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William wordsworth and blake poetry

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Compare how Wordsworth and Blake present their ideas about the city in their poems 'Composed Upon Westminster Bridge' and 'London' Both William Wordsworth and William Blake have written two contrasting poems on the subject of London, they were written in the 1800's when London was the largest, most dense city in the world, holding at least one million civilians. William Wordsworth and William Blake both share completely different views about London. William Wordsworth's poem 'Composed Upon Westminster Bridge' mainly concentrates on the visual aspects of London, using nature to describe it. The majority of his poem is the description of a typical London morning: beautiful and magnificent. On the other hand, William Blake's poem 'London' concentrates on creating an image that at the time London was a dark and desperate place to live in. He explains the exploitation of young chimneysweepers and the growth of prostitution. He also contrasts the rich from the poor, distinguishing the fact that the rich owned London and the poor were left to scavenge off the streets. The Romantic feature that William Wordsworth had, helped him write the natural poem, 'Composed Upon Westminster Bridge'. The tranquillity of a London morning inspired him to portray London as a beautiful, magnificent sight. The majority of the poem is taking up by the idea of the beautiful morning, 'a sight so touching' which tells us that the morning is an inspiring image to Wordsworth. ...read more.


'Majesty' describes the city as royal, meaning that London is the most important thing to Wordsworth. Wordsworth surprisingly doesn't use alliteration in this poem, however when he uses 'a sight so touching in its majesty,' this tells the reader that he is using sibilance to express his excitement. As you can see Wordsworth concentrates on visual aspects of London, buildings, architecture and the glorious morning. He doesn't comment on the people surrounding him. In contrast, Blake's poem 'London' paints a very different picture of the city. Blake describes his time in the city as a dark and desperate experience. From wealth to poverty, this is the description Blake uses to complain against the way the city is governed, almost to say that the wealthier people are to blame for the misfortunes of the poorer people and children. The reader will realise the strict organisation of the rhyme scheme 'ABAB' all the way through this poem. Almost to tell the reader that the strictness correlates with the way London is ran by the government, harsh and desperately controlled. Also it is split up in four quatrains, with each alternate line rhyming. The poem also has a strong and steady rhythm, which compliments the repetition Blake uses in 'London' and allows him to put a picture in the readers mind, that Blake is writing the poem as he is walking through the city, to show that he is writing it as he sees it. ...read more.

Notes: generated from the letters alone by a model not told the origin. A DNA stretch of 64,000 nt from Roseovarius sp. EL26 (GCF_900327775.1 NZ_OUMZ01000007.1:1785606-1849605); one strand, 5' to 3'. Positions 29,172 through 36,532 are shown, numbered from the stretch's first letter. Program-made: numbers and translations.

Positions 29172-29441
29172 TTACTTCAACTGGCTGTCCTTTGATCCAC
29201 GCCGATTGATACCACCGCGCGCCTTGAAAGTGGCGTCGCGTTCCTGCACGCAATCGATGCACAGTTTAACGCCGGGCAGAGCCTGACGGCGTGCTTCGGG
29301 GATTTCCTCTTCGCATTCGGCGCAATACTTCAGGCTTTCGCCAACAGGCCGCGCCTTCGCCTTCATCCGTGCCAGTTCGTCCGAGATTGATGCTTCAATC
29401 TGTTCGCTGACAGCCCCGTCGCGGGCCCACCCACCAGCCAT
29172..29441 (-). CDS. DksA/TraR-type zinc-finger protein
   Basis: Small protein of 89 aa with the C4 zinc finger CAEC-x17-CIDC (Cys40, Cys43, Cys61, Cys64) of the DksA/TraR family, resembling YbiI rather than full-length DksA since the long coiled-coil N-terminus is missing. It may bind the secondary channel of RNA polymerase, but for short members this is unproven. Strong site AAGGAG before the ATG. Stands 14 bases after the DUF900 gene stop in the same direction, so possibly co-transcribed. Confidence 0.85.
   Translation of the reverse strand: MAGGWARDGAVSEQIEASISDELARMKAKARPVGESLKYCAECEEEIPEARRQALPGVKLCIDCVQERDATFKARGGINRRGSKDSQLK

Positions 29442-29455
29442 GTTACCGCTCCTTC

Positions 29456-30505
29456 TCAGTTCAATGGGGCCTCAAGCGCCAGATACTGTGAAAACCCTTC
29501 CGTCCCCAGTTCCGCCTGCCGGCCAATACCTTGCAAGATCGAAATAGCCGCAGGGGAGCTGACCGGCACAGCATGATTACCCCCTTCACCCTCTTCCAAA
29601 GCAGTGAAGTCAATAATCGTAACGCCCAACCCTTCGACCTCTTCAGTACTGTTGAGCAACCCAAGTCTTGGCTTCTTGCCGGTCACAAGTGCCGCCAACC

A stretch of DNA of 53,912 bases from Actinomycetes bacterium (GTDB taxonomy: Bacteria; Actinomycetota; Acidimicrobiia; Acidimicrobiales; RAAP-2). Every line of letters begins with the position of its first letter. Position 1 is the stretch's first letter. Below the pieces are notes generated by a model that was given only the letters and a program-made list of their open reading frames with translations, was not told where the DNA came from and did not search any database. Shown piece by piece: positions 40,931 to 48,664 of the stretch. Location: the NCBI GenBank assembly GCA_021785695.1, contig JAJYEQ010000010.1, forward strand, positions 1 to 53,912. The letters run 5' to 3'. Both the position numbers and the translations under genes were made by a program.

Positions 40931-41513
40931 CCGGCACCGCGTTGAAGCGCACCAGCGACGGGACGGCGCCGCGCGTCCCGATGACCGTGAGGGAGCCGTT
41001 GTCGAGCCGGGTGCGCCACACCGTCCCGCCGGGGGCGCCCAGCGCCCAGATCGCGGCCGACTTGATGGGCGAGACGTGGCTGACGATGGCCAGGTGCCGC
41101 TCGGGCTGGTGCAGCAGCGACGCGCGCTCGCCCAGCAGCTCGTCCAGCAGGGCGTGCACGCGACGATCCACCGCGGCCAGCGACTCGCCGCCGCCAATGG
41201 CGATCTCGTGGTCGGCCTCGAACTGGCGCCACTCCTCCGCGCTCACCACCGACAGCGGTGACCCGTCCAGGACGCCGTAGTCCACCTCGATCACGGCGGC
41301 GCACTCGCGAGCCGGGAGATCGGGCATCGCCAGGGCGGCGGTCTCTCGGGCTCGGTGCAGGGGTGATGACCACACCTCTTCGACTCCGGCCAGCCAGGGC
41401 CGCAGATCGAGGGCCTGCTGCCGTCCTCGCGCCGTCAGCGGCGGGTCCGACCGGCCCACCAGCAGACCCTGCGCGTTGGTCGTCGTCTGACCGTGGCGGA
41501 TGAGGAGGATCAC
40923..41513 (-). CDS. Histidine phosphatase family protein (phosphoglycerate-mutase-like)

The diction has a tremendous effect on the reader, using these words helps the reader to understand the condition of London at the time. London was experiencing a time of great unrest, due to the aftermath of the French revolution. Blake decided to exploit the way London was governed during his visit to London, which inspired him to criticize society and political causes strained the people, in everyway; money; which lead to women prostitution, restrictions; which gave people no freedom, and the way people were treated by the government; lead to depression and despair. Wordsworth also had written his poem at this time, a time of unrest; however, other things had his mind concentrated on, the magnificent buildings and the beautiful London morning, maybe these were the only positives about London during that period of time, but Wordsworth took advantage of those strengths. In a way both poems fill one another's: Wordsworth visualised London as it had beautiful scenery but didn't talk about the political issues and the surrounding desperation of the people. On the other hand Blake only situated his thoughts on the government and the people who were in despair, but didn't comment on the nature of London, probably because his mind was too focused on the terrible state the city was in. On the whole, 'London' and 'Composed Upon Westminster Bridge' were both two very different poems in every way. ...read more.

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